Author Q&A – on Science Fiction and Body Horror

Greetings, creatures! As I mentioned in January, the delectable Queen’s Head zine is sadly no more. They had published my sci-fi body horror Wire and I had the pleasure of doing an interview with QH editor Ryan Vance. He asked very insightful questions, so I thought I’d post the Q&A here. I’ll be looking for an online home for Wire, but in the meantime you can read it in the New Writing Scotland 32 anthology.

wire-cinn
‘Wire’ by Cinn Curtis (cinn.armadillodesigns.co.uk)

QH: Next in our series of interviews with our Sci-Fi Issue authors is Ever Dundas. We first heard from Ever when they submitted Wire to our call for submissions from #6. Though we had to postpone its inclusion due to the printed issue’s space restrictions, it turned out to be a fortuitous delay, as their surreal tale became the inspiration for a fully sci-fi edition of The Queen’s Head. We wanted to know what could send such a twisted story our way – here’s what Ever had to say:

QH: Sci-fi and body horror are certainly no strangers, and there’s a lot of hallucinogenic gore in ‘Wire’ – are there any authors who inspired this story’s viscera, and were any parts of the story difficult to write?

ED: I’d have to start with the massive debt owed to Mary Shelley’s Frankenstein. HG Wells was also an influence (The Island of Dr Moreau, The Invisible Man). More contemporary influences include Angela Carter (The Passion of New Eve), JG Ballard, Chuck Palahniuk, and Michel Faber’s brilliant Under the Skin. I’m a huge fan of the comics writer and artist Charles Burns (famous for Black Hole), who brilliantly explores and exploits our body-related anxieties.

As much as those authors played a part, Wire was probably more influenced by film: Cronenberg’s oeuvre, the Alien and Terminator films, Akira, Tetsuo. I’m a massive fan of schlocky horror films with lots of body horror, like Re-Animator, Return of the Living Dead part III, Xtro, American Werewolf in London, Evil Dead, Feast, Braindead, The Blob (too many to list!)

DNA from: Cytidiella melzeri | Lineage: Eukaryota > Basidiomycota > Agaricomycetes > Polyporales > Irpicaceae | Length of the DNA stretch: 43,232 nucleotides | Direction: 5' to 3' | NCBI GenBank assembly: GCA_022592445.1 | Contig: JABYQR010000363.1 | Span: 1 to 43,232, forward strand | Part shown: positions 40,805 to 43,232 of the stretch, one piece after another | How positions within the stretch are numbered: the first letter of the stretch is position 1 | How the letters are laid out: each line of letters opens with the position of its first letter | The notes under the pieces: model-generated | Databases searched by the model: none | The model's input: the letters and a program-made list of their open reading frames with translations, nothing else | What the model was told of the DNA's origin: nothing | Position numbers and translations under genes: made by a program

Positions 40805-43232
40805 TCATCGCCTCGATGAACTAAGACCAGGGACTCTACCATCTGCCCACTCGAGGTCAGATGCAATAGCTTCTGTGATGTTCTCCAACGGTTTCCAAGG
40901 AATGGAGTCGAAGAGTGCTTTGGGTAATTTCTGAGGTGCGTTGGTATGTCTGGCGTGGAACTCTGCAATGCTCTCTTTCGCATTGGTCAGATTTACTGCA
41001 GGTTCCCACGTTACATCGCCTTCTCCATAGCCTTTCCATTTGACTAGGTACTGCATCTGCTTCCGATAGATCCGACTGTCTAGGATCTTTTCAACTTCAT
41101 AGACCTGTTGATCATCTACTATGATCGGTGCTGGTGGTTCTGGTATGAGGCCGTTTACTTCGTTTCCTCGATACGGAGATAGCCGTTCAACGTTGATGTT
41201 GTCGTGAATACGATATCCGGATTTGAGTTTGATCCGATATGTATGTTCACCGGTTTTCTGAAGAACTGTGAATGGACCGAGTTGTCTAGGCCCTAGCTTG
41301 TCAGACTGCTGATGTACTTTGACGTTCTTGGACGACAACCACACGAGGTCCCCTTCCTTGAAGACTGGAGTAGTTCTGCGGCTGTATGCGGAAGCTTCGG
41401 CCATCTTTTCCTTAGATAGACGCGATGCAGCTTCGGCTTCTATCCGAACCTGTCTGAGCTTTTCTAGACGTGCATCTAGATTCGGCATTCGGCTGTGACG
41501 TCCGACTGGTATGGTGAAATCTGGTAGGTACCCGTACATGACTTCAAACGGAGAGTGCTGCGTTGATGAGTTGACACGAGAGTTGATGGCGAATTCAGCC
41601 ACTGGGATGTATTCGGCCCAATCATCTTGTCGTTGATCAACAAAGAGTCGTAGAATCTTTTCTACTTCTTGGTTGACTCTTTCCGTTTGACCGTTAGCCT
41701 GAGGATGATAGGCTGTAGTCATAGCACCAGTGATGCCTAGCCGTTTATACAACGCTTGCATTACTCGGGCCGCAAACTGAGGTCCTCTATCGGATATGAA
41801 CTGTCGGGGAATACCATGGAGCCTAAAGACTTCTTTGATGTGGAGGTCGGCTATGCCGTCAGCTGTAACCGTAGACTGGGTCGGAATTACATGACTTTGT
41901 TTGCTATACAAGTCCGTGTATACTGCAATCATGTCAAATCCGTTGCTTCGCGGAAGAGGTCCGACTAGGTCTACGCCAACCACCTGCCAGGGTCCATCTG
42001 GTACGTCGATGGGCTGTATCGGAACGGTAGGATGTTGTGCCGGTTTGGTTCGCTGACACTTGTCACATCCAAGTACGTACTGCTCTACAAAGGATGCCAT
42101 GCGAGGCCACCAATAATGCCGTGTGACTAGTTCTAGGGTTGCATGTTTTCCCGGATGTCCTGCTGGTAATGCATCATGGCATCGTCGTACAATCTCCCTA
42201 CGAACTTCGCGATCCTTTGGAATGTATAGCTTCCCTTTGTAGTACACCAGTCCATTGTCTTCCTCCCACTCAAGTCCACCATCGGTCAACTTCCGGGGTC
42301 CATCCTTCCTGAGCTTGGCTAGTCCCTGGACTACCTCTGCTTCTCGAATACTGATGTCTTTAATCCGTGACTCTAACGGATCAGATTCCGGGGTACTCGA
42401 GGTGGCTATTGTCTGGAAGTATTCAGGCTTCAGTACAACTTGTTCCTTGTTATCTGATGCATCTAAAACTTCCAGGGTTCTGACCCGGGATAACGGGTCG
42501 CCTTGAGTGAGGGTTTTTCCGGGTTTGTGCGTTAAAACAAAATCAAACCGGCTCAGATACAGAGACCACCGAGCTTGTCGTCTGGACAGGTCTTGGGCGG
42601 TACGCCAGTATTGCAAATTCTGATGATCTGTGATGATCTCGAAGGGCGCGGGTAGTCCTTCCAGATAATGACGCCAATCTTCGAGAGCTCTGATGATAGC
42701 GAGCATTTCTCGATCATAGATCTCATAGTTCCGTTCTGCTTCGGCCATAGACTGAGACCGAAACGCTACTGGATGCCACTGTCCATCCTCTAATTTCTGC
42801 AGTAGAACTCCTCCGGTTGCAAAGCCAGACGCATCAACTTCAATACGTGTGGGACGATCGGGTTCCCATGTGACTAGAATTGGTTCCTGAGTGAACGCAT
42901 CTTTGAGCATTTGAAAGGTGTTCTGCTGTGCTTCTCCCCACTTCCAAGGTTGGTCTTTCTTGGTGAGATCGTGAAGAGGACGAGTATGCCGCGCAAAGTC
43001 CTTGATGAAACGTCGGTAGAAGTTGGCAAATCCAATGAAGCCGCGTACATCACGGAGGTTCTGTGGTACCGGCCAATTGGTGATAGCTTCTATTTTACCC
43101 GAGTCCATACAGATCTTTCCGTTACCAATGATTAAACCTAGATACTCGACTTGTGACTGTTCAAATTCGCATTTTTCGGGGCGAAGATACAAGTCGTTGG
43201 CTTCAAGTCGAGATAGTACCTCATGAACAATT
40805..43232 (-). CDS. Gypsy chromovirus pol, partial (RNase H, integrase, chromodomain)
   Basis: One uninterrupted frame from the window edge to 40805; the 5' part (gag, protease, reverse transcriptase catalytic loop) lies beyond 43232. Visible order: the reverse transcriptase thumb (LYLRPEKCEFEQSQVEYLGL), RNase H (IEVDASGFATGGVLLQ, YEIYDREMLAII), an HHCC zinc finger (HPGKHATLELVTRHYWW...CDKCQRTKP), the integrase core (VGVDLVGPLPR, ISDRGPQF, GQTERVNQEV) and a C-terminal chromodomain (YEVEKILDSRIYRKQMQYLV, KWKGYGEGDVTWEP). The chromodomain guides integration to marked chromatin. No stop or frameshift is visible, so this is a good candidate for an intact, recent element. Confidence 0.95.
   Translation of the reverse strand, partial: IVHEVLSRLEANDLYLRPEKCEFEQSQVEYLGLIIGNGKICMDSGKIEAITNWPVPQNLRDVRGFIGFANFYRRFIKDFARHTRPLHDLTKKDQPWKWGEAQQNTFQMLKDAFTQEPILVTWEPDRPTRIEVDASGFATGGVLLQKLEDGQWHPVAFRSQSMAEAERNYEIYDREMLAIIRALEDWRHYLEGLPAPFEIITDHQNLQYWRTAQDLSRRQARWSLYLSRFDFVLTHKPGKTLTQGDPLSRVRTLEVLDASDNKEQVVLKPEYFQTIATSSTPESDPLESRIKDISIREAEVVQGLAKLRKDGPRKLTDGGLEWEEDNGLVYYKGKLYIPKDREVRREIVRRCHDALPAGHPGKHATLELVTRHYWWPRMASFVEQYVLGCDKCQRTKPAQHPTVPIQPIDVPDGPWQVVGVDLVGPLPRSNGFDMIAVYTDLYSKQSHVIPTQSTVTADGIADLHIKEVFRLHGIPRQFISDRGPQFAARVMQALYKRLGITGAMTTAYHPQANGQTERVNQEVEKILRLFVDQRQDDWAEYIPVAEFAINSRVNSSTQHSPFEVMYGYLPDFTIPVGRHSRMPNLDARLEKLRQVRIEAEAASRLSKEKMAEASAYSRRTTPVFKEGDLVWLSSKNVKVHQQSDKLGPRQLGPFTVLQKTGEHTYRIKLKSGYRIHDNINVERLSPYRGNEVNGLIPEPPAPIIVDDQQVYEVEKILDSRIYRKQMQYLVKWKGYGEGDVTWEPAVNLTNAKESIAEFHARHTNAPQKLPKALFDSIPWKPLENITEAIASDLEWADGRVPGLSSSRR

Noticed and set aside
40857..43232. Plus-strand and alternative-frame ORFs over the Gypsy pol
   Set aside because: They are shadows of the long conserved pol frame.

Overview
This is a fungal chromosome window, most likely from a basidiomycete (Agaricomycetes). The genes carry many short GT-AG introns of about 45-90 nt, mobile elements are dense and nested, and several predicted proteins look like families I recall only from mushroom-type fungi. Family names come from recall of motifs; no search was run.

The gore wasn’t difficult to write. I have a strong stomach for the gruesome. My husband studied anatomy and we have a number of anatomy figures and books around the house. While suffering is hard to deal with, I’m fine when it comes to blood, body parts etc – recently, a fledgling pigeon (I named her Bart) was sadly killed in our courtyard, and parts of Bart’s body were scattered everywhere. I love pigeons, so I was upset that Bart had died, but I had no problem clearing up the aftermath, and found it fascinating to be able to see inside Bart’s body. Our society spends a lot of time and money covering up and glossing over the fact that we are made of meat, blood and bone; that our bodies are often messy and one day we’re going to die – science fiction and horror offer the perfect means through which to explore our anxieties.

QH:  What role do you think art (and writing specifically) has, when technology is pushing boundaries – chemical, biological, social – probably faster than most of us realise?

Writing provides narrative(s) through which to understand rapid technological change. There are no material limits on the imagination, so it can inspire and encourage scientists to reach for the impossible. Fiction can also act as a warning and provide an excoriating antidote to the comforting lies we tell ourselves – as JG Ballard said about his controversial novel, Crash: “I wanted to rub the human face in its own vomit, and force it to look in the mirror.”

Technological advances don’t happen in a vacuum – by framing scientific progress in a larger narrative, fiction writers explore the social and ethical implications, speculating on the effect it could have on our lives and our future. For instance, Wire touches on tech advances and capitalism, hinting at the ramifications of a corporation’s monopoly on the ubiquitous Inex and the widening gap between rich and poor; the rich are able to enhance their bodies with the Endo25, highlighting the problem with the idea of the utopian posthuman that supposedly does away with signifiers such as class and gender.

There have been a few recent anthologies released where scientists and fiction writers collaborate, such as Beta-Life, Bio-Punk, and Litmus – this is very encouraging and I’d like to see more projects like these.

  1. A hypothetical: if our future is one of cyborgs, what would be your ideal technological enhancement?

Of course, we’re cyborgs already – drugs, mobile phones, computers, cochlear implants, pacemakers, prosthetics, 3D bio-printing, etc. It’s just a matter of further advances.

I suffer from a chronic illness and one of the symptoms is chronic pain. Obviously I’d like a cause and cure to be found, but if that wasn’t on the cards, my ideal enhancement would be the ability to shut off chronic pain (in my story, She’s A Liquid, the protagonist works to create technology that stops chronic pain and involves the healing power of music).

I would love to have an Inex, doll-like cyborgs with spidery limbs that replace mobile phones (but unlike mobiles, we’re directly connected into our Inex) – so if any scientists in the field are reading this, get on it! I didn’t explore the Inex fully in Wire, but they will be making an appearance in my next novel, the sci-fi thriller HellSans, and they will be more central to the story.

If I was to channel my wee kid self, the answer would simply be that I like the idea of being part machine. I love the recent advancements in prostheses, particularly hands – I just think it looks pretty damn cool.

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